I loved it.
And I knew I would.
I saw the same show in Montreal, last September.
The above image is of the stage, taken without zoom, from my seat.
I guess it is safe to say that my favorite music of all time is…. anything Pink Floydian, and Roger Waters is my favorite portion of the Pink Floyd phenomenon. I love David Gilmour also. It’s just that I love Waters more!
← Here is probably the best photo of Roger, that I got. [Have any of you ever noticed how incredibly difficult it is to get a good concert photo from far away?]
Well, the show was superb!
The set list was as follows.
The show opened with In The Flesh, as did Waters’ last tour, of the same name.
And why not? It is the perfect opener, beginning and ending with thundering crescendos.
Then, an immediate “toning it down a notch” ← as Chris Farley might say, with the beautiful song Mother, the solo part taken by the lovely Katie Kissoon. [shown below].
She pegged this. Her voice is incredibly clear and strong. I had shivers.
Then, they turned back the clock a ways for Set The Controls For The Heart of The Sun. In this piece, Ian Ritchie stepped forward to showcase some of the best saxophone work I have ever heard this side of, well… the sun!
Song #4 was the legendary Shine On You Crazy Diamond.
Need I even comment? It was wonderful, and followed by Have A Cigar.
Then the crowd went wild with those first few distinctive-as-hell acoustic notes of Wish You Were Here.
What an amazing song, played note-perfect.
Another toning down a notch [Waters understands dynamics better than anyone] with Southampton Dock.
“Maggie what have you done?” All that jazz. Great tune.
Followed by Fletcher Memorial Home.
Then, one of the highlights of the night, and my personal favorite songs, an exclusive Waters’ number [distinct from the collective Pink Floyd]…. his song Perfect Sense, the start of which had a gi-normous NASA spaceman fly around the stadium in a simulated space-walk. Truly incredible. A shot of the spaceman, below.
But then, perhaps the low point, and definitely not a very good song, overall…. the politically over-charged Leaving Beirut.
I did not like this song in Montreal, nor here, in Ottawa.
I find it unmelodic, and over-lyric-ed!
Positively Trollopian in verbosity. It’s trying to say too much!
There is just not enough room on any one skewer to effectively shishkabob President Bush and Tony Blair and all Christians, and this song attempts to do all of that at once. It was like The Dixie Chicks on acid!
OK, but all of that is immediately redeemed with the first reverberated Roland piano notes surround-sound bleatings of Sheep, the final song of this pre-intermission set.
This is where the Flying Pink Pig now made its flight through the stadium. I loved it. Here a couple shots of Pink-Piggy, below.
I am thinking of writing an entire blog based on one portion of Pig-Graffiti. It says “All Religions Divide.”
After the intermission, the band returned to perform each song, yea, the entire album of Dark Side Of The Moon.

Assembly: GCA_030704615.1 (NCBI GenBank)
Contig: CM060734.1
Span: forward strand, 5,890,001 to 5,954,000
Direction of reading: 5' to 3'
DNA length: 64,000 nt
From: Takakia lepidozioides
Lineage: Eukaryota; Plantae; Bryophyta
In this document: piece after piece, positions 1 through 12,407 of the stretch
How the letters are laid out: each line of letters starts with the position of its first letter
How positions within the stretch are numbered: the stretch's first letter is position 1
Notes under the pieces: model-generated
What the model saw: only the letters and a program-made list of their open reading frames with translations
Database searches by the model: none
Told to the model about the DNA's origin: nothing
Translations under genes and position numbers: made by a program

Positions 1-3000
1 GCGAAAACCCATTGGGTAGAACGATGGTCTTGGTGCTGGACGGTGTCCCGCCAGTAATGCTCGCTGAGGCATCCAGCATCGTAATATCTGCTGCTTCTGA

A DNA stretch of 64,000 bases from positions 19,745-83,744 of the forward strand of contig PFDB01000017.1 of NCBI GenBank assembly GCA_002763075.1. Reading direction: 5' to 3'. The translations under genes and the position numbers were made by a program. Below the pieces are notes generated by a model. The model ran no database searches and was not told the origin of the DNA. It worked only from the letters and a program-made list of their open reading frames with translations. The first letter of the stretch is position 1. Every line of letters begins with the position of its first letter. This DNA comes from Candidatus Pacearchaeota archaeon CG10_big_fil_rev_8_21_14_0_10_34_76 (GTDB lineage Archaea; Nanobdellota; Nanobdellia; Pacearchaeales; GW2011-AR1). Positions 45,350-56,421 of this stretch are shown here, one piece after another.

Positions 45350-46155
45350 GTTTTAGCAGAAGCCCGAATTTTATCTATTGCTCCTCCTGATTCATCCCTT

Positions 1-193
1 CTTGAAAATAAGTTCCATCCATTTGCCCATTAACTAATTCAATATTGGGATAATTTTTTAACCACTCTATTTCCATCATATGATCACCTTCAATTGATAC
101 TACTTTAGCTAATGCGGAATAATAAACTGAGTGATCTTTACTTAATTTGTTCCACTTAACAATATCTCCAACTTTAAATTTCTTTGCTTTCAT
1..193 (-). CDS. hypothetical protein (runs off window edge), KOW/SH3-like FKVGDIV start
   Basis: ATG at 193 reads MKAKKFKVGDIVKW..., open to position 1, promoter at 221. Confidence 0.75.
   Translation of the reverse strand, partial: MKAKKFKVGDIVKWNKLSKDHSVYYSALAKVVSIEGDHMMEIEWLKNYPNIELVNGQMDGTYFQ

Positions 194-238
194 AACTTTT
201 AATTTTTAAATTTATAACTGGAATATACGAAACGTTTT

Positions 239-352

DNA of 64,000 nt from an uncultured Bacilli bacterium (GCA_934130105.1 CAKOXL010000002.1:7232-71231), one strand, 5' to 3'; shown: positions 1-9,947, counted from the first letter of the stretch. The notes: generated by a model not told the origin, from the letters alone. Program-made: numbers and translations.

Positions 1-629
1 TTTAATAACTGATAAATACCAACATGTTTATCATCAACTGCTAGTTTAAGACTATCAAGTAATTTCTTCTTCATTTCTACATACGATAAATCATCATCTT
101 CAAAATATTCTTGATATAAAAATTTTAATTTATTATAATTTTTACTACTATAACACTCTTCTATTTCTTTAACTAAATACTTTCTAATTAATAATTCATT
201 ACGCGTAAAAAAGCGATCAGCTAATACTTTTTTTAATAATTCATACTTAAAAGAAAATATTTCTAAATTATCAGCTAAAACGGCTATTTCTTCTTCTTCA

It is a concert experience that cannot be rivalled, in my opinion. There were moments when I was sure my skin actually peeled itself from my body, floated upwards into the rafters, looked down and felt pity for the exposed nakedness of my shivering muscles and sinew, and decided it was best to float on down and re-attach itself to me. [Mind you, there was lot of second hand ganja-smoke in the place by this time, so I may have just been hallucinating]….. suffice it to say…. I saw “God” and he looked like a right triangle, with a prism of light coming out of His Hypotenuse!
What an amazing performance.
Let me mention some highs and lows, which all good hallucinations are duty-bound to have.
Highs: The song Us And Them, with a crazy-as-hell guitar solo from the ever-eccentric, Andy Fairwether-Low. [Shown below, in the background, in cowboy hat!]
He is NUTS!
Also of note, Jon Carin’s wonderful Gilmourian vocals, in this song.
However, a disappointing aspect of this set?
In Great Gig In The Sky, I was a bit disappointed with the vocal-solo portion, perfomed here by Carol Kenyon. It just seemed….. not happening. When I heard her do this, back in September in Montreal, the solo part was much more powerful. At that time, I wept. This time, I sort of… winced.
Granted, who can really succeed in replicating what Clare Torry did in the original song, without actually DYING in the process.
And not only so, but continue to do this night after night? It is truly impossible. In that sense, Carol Kenyon’s “dying sequence” in Great Gig was actually quite good!
When the band left the stage after taking their bow [above]…. the lighters came out in full force. And the screams. I myself haven’t screamed that much since I was a toddler and accidentally shoved a two-pronged hairpin into a power outlet.
They came back on and I tell you, it was quite the finale!
For the encore they began with Another Brick In The Wall, then did a severely pyrotechnic version of Vera and Bring The Boys Back Home.
Then…….. Comfortably Numb.
And by then, I was.
Dave Kilminster, [shown below]…… his guitar solo in this song, well, there is no way that I can describe it.
And he is so unassuming, this Kilminster guy. Looks like he might have poured a cement driveway, or perhaps painted a fence just before the show, and had forgotten to change clothes for the gig. When Snowy White harmonizes with him on the guitar solos in Numb, it is simply unforgettable stuff.
All in all, what I am saying here in this review is completely inadequate in describing how wonderful of an experience it was.
If the Dark Side of The Moon tour comes to your city [tonight it is in Chicago]...
you should just GO!
Go over to the Dark Side!
you should just GO!
Go over to the Dark Side!